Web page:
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Prior to 1963 virtually all our knowledge of the flora of south-east Greenland had been gained at low altitudes. However, that year saw the first of seventeen European mountaineering expeditions to the region covered in this volume. Their members rarely had any botanical expertise, but the author was able to persuade most to make collections and record the altitude.
This resulted in 111 collections from altitudes of up to 2480 m. This, in Schweizerland, is probably the highest altitude for vascular plants in the Arctic. The region was divided into northern and southern halves, 100 species being recorded from the southern area and 86 from the northern.
The altitude range in each was divided into three zones, and the proportion of each of eleven biological distribution types (e.g., low Arctic, high Arctic) was determined for each zone. This showed a clear transition from mainly low-Arctic oceanic montane species in the lower zone to widespread Arctic montane species in the higher zone. Graphs are plotted showing the decrease in the number of species with altitude.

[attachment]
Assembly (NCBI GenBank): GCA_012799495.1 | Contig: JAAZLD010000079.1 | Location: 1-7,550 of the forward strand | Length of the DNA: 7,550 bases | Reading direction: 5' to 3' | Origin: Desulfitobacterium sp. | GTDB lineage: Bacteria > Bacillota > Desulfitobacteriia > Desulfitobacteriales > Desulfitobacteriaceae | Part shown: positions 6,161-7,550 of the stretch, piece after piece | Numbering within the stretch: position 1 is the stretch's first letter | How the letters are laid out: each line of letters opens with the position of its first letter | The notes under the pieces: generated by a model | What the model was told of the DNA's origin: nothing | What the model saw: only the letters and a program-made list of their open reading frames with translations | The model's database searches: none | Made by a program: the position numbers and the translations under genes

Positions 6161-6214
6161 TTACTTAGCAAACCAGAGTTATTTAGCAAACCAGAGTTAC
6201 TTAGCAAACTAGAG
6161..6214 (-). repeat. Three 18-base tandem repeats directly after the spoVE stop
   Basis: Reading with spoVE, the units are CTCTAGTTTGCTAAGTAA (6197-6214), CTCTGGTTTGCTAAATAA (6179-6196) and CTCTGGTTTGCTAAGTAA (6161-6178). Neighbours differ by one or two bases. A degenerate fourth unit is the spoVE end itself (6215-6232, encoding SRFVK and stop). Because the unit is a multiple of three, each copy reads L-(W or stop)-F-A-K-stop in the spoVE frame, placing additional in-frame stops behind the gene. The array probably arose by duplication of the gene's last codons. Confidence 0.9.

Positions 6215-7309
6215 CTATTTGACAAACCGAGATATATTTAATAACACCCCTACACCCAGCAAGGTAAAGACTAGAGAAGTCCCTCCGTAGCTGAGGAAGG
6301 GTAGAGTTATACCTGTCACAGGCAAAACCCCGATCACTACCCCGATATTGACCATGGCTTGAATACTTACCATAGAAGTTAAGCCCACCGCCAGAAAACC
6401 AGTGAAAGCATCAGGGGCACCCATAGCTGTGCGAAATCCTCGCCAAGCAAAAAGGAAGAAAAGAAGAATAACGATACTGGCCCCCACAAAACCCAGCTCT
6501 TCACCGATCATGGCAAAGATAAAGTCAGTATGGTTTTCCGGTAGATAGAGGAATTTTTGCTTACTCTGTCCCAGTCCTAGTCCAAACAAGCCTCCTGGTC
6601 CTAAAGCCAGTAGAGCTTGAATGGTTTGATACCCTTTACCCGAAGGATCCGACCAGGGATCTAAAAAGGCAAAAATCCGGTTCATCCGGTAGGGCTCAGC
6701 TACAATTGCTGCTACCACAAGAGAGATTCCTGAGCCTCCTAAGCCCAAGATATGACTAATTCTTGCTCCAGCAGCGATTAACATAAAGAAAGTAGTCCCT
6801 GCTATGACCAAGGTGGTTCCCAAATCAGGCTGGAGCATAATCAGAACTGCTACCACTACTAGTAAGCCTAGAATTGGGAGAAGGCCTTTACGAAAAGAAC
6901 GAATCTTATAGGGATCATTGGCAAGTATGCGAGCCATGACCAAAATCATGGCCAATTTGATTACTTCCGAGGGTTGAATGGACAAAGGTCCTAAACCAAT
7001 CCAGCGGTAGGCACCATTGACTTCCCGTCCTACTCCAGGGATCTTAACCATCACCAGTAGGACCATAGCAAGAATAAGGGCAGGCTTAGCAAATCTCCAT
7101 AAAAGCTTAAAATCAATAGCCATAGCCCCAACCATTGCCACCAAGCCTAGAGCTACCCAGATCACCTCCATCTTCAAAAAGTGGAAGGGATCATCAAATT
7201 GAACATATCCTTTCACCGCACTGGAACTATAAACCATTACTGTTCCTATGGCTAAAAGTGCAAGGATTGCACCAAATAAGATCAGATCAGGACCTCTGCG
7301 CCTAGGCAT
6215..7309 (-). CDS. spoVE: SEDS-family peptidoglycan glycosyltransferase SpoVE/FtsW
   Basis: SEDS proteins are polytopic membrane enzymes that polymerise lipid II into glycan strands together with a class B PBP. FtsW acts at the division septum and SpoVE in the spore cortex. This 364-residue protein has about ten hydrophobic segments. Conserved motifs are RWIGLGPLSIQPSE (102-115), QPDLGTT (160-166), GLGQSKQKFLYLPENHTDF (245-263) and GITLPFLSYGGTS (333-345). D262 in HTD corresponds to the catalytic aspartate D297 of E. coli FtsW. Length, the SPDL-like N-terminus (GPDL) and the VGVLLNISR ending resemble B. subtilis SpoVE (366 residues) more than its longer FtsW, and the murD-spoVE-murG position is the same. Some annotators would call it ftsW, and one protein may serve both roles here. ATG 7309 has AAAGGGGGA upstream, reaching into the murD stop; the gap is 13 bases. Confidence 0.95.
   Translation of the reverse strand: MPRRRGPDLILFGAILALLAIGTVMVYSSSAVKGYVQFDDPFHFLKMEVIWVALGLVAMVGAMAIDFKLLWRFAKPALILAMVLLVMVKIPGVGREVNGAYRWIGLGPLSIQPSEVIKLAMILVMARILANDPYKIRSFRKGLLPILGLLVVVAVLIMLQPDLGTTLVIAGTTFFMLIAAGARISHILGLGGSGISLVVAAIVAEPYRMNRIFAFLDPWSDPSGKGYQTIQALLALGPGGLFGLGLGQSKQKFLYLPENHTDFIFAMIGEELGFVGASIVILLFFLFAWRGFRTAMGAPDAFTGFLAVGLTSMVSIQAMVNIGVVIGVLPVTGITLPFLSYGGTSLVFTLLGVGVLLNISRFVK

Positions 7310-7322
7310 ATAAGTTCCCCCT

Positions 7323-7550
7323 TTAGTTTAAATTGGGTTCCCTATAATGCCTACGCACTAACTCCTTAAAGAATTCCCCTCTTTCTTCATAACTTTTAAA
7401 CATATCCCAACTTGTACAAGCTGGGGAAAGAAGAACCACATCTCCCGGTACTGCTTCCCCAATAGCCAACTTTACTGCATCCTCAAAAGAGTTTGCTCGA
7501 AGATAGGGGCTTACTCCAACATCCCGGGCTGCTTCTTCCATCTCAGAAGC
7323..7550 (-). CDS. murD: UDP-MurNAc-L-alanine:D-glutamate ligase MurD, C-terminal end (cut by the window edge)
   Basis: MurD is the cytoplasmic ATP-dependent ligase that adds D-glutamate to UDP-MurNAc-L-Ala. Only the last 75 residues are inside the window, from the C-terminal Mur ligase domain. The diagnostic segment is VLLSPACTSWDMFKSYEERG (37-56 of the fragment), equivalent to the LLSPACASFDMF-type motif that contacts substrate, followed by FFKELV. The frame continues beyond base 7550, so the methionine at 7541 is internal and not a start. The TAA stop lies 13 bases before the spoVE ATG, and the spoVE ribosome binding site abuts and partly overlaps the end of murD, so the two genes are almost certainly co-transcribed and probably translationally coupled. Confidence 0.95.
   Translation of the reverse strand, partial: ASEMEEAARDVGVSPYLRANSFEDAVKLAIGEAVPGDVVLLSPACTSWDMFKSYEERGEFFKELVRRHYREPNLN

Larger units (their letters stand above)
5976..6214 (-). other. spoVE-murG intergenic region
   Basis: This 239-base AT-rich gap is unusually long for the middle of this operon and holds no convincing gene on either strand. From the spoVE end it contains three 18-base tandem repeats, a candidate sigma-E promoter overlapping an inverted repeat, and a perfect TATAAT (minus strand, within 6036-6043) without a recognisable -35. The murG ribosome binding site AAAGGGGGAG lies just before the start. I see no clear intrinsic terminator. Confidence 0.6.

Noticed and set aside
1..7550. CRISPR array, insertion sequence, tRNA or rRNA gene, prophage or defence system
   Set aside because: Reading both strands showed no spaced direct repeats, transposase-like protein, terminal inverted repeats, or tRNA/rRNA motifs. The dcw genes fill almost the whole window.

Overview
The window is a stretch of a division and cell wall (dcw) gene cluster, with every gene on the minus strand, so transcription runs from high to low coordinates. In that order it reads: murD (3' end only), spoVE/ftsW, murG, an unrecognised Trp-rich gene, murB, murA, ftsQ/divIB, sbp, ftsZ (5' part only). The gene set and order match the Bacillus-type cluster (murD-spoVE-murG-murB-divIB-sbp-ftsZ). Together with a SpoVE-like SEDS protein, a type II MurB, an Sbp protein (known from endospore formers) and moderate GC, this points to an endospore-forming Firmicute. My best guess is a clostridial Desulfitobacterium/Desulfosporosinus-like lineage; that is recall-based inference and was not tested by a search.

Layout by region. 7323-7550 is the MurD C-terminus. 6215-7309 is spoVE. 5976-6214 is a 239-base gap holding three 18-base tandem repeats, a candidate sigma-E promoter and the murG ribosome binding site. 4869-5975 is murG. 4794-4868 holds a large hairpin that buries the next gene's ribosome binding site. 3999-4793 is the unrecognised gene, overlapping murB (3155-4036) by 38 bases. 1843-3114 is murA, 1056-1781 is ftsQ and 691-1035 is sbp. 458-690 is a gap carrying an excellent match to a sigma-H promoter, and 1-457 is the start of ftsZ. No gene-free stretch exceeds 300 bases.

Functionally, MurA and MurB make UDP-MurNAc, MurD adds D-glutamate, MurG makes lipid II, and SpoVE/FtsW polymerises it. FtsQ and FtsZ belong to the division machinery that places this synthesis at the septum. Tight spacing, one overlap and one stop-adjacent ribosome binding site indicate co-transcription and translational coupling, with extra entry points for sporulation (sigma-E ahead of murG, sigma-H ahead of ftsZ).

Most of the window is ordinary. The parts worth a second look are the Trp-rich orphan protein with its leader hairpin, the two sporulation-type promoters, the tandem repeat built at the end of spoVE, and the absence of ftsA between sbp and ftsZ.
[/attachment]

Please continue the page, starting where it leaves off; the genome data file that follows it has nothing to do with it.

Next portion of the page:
When extrapolated, they suggest maximum limits of 2250 m in the south and 2400 m in the north. There is a close correlation between number of species and altitude, with the mean decrease being about two species per 100 m. Records of bryophytes and lichens are included as appendices.
Geoffrey Halliday, PhD, former lecturer in the Departments of Botany (1958–1968) and Biological Sciences (1968–1997) at Lancaster University, member and sometimes president of the Botanical Society of the British Isles (1974–2016), has published extensively on the flora of the British Isles and the Arctic, particularly Greenland. Previous publications include contributions to Flora Europaea, vols. 1, 4 and 5 (Cambridge University Press, 1964–1983), A Flora of Cumbria (Lancaster University, 1997) and A Flora of the Central Fjord Region of East Greenland (Trollius, 2018).